Research has shown that physical fitness is another important issue from a public health perspective.13,37 According to Brunet et al.38 and Artero et al.4 who examined whether there is a relationship between weight status and health-related physical fitness in youth, there was a decrease in physical fitness with increasing BMI amongst children. Although the major influence of fat mass and fat-free mass is still not clear,4 it should be noted that body composition constitutes an important element of health-related physical fitness and is a powerful factor in providing specific information on wellness.5

One influence that could account for the tendency for South African children to develop excess BF and weight is the fact that they have limited exposure to PA in school. For instance, it was reported in the study conducted by Reddy et al.39 that, amongst South African adolescents, more than 54.3% have physical education (PE) classes as part of their school curriculum, and more than 52.8% engage in vigorous physical activity (PA) during school hours. Despite this shortcoming (i.e. excessive BF amongst learners), attention is not paid to PE in the public school system, and many schools are constructed without playgrounds.39 To stem the rising trend of obesity and physical inactivity in South African high school learners, it is of vital importance that the school system provides children and adolescents ample opportunity to be physically active. The need to design PA intervention programmes, even in the temporary absence of PE, is therefore urgent and imperative.

Limitations of the study

The findings of the present study should be interpreted in the light of the following limitations. In view of the longitudinal nature of the study, only a small sample of schoolchildren was involved. It was also not feasible to involve more children as the sample was based on the permission granted by the authorities of the schools where the study was conducted, and care was taken not to disrupt the learners’ classes as a result of their participation in the research. The results might have been different if a larger sample size had been used. As the study was undertaken in 6 public high schools in the Tlokwe Municipality area of the Dr Kenneth Kaunda District Municipality, the findings should not be generalised as reflecting the status of PA, physical fitness and body composition amongst schoolchildren in Tlokwe Municipality and North-West Province as a whole. Such a generalisation would require much larger samples that would be representative of schools in the province.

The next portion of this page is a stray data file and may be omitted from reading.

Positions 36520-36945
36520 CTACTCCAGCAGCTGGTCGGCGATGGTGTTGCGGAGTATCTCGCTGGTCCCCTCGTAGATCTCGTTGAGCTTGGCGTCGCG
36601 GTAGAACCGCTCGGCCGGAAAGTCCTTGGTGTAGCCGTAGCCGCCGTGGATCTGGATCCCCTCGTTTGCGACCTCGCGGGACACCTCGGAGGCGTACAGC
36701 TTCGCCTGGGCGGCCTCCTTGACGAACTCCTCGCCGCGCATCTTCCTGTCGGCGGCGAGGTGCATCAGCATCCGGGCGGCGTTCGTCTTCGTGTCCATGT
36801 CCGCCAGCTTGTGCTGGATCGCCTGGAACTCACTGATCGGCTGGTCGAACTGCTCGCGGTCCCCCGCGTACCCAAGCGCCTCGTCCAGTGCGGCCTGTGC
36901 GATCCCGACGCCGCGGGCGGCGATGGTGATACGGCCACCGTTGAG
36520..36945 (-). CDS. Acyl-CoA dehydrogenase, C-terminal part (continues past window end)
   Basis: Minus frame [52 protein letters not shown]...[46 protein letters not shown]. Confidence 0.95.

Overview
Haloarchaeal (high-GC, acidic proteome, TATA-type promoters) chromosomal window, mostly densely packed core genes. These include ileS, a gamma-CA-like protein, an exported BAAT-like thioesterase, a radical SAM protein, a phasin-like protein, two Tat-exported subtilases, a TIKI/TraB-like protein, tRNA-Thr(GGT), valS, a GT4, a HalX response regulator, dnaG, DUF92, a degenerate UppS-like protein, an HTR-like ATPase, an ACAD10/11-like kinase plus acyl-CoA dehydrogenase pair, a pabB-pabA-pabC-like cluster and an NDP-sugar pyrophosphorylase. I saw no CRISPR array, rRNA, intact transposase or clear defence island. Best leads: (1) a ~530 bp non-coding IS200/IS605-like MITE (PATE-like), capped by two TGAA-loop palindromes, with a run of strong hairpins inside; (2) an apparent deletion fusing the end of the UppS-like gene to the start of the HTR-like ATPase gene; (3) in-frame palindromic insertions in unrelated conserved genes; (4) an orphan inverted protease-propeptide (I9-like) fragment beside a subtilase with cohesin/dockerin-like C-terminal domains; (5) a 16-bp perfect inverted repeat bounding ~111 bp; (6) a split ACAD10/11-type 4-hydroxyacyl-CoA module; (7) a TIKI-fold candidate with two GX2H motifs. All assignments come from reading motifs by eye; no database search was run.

Conclusion and recommendations

Based on the findings, it is concluded that changes in BMI, %BF and WHtR are negatively associated with strength and running performances in children. The relative increase in overweight, especially in girls, negatively affected their endurance running and static strength performances. Based on these findings, we therefore recommend the need for PA interventions in school PE programmes. In addition, future studies that will cover larger samples of South African learners are required.


The co-operation of the District Office of the Department of Basic Education, school authorities, teachers, parents and children in Tlokwe Municipality is greatly appreciated. We thank the fourth-year students in the School of Biokinetics, Recreation and Sport Science and the PAHLS research team for their valuable support in the study. The material is based upon work supported financially by the National Research Foundation (NRF) and the Medical Research Council of South Africa (MRC).

Competing interests

The authors declare that they have no financial or personal relationship(s) that may have inappropriately influenced them in writing this article.

Authors’ contributions

O.T. (North-West University), a PhD student, is responsible for the development of the objectives, data arrangements, interpretation and write-up of the article. M.M. (North-West University) is the principal investigator in the PAHL study, and was responsible for the total design, planning, logistics and funding application of the entire study. Furthermore, M.M. contributed to the data analyses and write-up of the article, and commented on the final article. A.T. (Tshwane University of Technology) contributed to the write-up and commented on the final version.